This data-analysis pipeline has been used for high-resolution structure determination in both SFX and synchrotron serial crystallography (Nogly et al., 2016[Nogly, P., Panneels, V., Nelson, G., Gati, C., Kimura, T., Milne, C., Milathianaki, D., Kubo, M., Wu, W., Conrad, C., Coe, J., Bean, R., Zhao, Y., Båth, P., Dods, R., Harimoorthy, R., Beyerlein, K. R., Rheinberger, J., James, D., DePonte, D., Li, C., Sala, L., Williams, G. J., Hunter, M. S., Koglin, J. E., Berntsen, P., Nango, E., Iwata, S., Chapman, H. N., Fromme, P., Frank, M., Abela, R., Boutet, S., Barty, A., White, T. A., Weierstall, U., Spence, J., Neutze, R., Schertler, G. & Standfuss, J. (2016). Nat. Commun. 7, 12314.]; Standfuss & Spence, 2017[Standfuss, J. & Spence, J. (2017). IUCrJ, 4, 100-101.]). However, a significant portion of SFX diffraction patterns, especially those from difficult-to-crystallize macromolecules such as membrane proteins, only have a small number of identifiable Bragg peaks because of small crystal size, crystal disorder, scattering from air and sample-delivery medium, and detector noise, which decrease the signal-to-noise ratio (SNR). Time-resolved SFX requires small crystals because the extinction length of the optical-pump laser is typically on the order of 10 µm, while the temporal resolution of mix-and-inject SFX (to study ligand binding, for example) is limited by mixing and diffusion rates, and hence also benefits from smaller crystal size (Schmidt, 2013[Schmidt, M. (2013). Adv. Condens. Matter Phys. 2013 167276.]). The narrow (though spiky) bandwidth of XFELs based on self-amplified spontaneous emission (SASE) and the stillness of crystals during the ultrafast exposures in SFX also limits the number of Bragg spots that intersect the Ewald sphere. In addition, inorganic crystals typically have very small unit cells and so give rise to sparse patterns with fewer Bragg peaks in the same resolution shell than most protein crystals. Existing auto-indexing algorithms that are based on one-dimensional Fourier transforms typically require that each pattern consist of 20 [or even more (Campbell, 1998[Campbell, J. W. (1998). J. Appl. Cryst. 31, 407-413.])] accurately identified Bragg peaks to yield a reliable crystal orientation. The development of auto-indexing algorithms for sparse patterns with fewer peaks would greatly increase SFX data utilization for such challenging cases with low resolution, and for samples with very small unit cells. Here we take sparse to mean that there are few Bragg spots, rather than weak Bragg intensities.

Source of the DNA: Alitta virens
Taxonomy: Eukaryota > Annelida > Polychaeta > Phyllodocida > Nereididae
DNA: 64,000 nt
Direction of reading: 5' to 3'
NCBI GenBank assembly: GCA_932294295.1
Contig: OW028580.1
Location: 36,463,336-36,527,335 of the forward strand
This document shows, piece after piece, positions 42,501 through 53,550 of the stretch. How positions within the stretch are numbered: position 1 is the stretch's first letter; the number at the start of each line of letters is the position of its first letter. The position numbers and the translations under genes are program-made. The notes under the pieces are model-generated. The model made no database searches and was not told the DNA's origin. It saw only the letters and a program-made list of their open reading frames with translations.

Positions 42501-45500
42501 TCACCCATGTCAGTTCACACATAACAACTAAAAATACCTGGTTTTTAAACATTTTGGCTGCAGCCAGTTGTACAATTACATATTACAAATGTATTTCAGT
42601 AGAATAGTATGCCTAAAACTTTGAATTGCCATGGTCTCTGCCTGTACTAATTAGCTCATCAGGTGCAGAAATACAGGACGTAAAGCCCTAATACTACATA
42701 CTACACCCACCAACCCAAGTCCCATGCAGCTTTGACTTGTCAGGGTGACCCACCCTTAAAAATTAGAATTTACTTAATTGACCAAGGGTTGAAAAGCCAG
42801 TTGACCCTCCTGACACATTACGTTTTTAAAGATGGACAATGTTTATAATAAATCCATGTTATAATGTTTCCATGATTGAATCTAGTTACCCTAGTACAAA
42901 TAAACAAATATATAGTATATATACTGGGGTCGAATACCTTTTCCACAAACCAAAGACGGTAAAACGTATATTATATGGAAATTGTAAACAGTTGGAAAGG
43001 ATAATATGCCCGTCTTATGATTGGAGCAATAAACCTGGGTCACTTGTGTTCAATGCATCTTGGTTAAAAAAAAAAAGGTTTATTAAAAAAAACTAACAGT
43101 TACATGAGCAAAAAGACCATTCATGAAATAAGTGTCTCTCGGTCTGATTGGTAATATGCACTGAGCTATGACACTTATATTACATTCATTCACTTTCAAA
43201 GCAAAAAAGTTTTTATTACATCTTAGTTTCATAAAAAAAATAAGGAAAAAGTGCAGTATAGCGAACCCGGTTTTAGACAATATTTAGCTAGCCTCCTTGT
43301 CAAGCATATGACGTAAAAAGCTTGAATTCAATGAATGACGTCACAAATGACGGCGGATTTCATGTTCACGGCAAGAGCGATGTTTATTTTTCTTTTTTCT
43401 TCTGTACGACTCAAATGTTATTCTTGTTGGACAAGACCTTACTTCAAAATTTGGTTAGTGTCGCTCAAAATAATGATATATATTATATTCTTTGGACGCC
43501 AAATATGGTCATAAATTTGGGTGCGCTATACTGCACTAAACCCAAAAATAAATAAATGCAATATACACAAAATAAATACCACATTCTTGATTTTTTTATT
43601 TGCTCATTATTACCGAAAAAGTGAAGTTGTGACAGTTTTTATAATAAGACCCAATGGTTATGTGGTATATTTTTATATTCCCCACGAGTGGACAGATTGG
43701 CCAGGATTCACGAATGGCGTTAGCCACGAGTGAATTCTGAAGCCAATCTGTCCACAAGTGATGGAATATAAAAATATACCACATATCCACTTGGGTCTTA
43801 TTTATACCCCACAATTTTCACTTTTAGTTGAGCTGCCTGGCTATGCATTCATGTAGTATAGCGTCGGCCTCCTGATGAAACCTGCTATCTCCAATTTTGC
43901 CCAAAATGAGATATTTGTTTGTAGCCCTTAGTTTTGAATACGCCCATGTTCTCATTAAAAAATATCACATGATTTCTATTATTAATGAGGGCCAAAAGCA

In this paper, we present a new algorithm, SPIND (sparse-pattern indexing), designed to index patterns with sparse data, achieve faster and more accurate structure-factor measurements, and reduce measurement time, sample consumption and cost. The use of angles between scattering vectors, as well as their lengths, is a strong constraint, as described in Methods. SPIND has the merit of a low false-positive rate and hence a high level of effectiveness as well as efficiency, which is demonstrated on extremely sparse patterns simulated from inorganic crystals and experimental SFX data from membrane-protein microcrystals. Two alternative auto-indexing algorithms for sparse patterns have been developed recently. Maia et al. (2011[Maia, F. R. N. C., Yang, C. & Marchesini, S. (2011). Ultramicroscopy, 111, 807-811.]) developed a compressive sensing-based auto-indexing algorithm for sparse diffraction patterns in serial femtosecond nanocrystallography in which lattice reconstruction is reformulated as an L1 minimization (basis pursuit) problem. The algorithm was shown to efficiently reconstruct a three-dimensional lattice and its orientation from a simulated noise-free sparse diffraction pattern without prior knowledge of the unit cell. The use of multiple three-dimensional fast Fourier transforms renders the algorithm computationally expensive in its current form, but incorporating additional algorithms designed for sparse data should substantially increase its speed. Additionally, the indexing ambiguity arising from mirror symmetries of the lattice remains to be resolved, and the algorithm is yet to be demonstrated on experimental data or in the presence of noise. An alternative auto-indexing algorithm for sparse SFX diffraction patterns from crystals with small unit cells, which depends on known lattice parameters, was demonstrated by Brewster et al. (2015[Brewster, A. S., Sawaya, M. R., Rodriguez, J., Hattne, J., Echols, N., McFarlane, H. T., Cascio, D., Adams, P. D., Eisenberg, D. S. & Sauter, N. K. (2015). Acta Cryst. D71, 357-366.]) on amyloid peptide nanocrystal data. The approach consists of three steps: (1) assign each peak all possible Miller indices corresponding to its resolution, (2) resolve the ambiguities in Miller-index assignment (e.g. from lattice symmetry or semi-overlapping powder rings) and (3) calculate basis vectors and refine crystal orientation, iteratively. The Bron–Kerbosch algorithm (Cazals & Karande, 2008[Cazals, F. & Karande, C. (2008). Theor. Comput. Sci. 407, 564-568.]) is used to determine the maximum-clique of a graph in which all found peaks, with each of their candidate Miller indices, are represented as individual nodes. For each pair of peaks, the differences between calculated and observed inter-peak distances in reciprocal space (for each candidate Miller index) are represented as edges, so Bragg peaks that cannot be simultaneously accounted for by one orientation matrix are not connected in the graph. An advantage of the graphic maximum-clique algorithm is its tolerance to false peaks, but for very sparse patterns (five Bragg peaks), the determined unit-cell accuracy is on the order of 10%.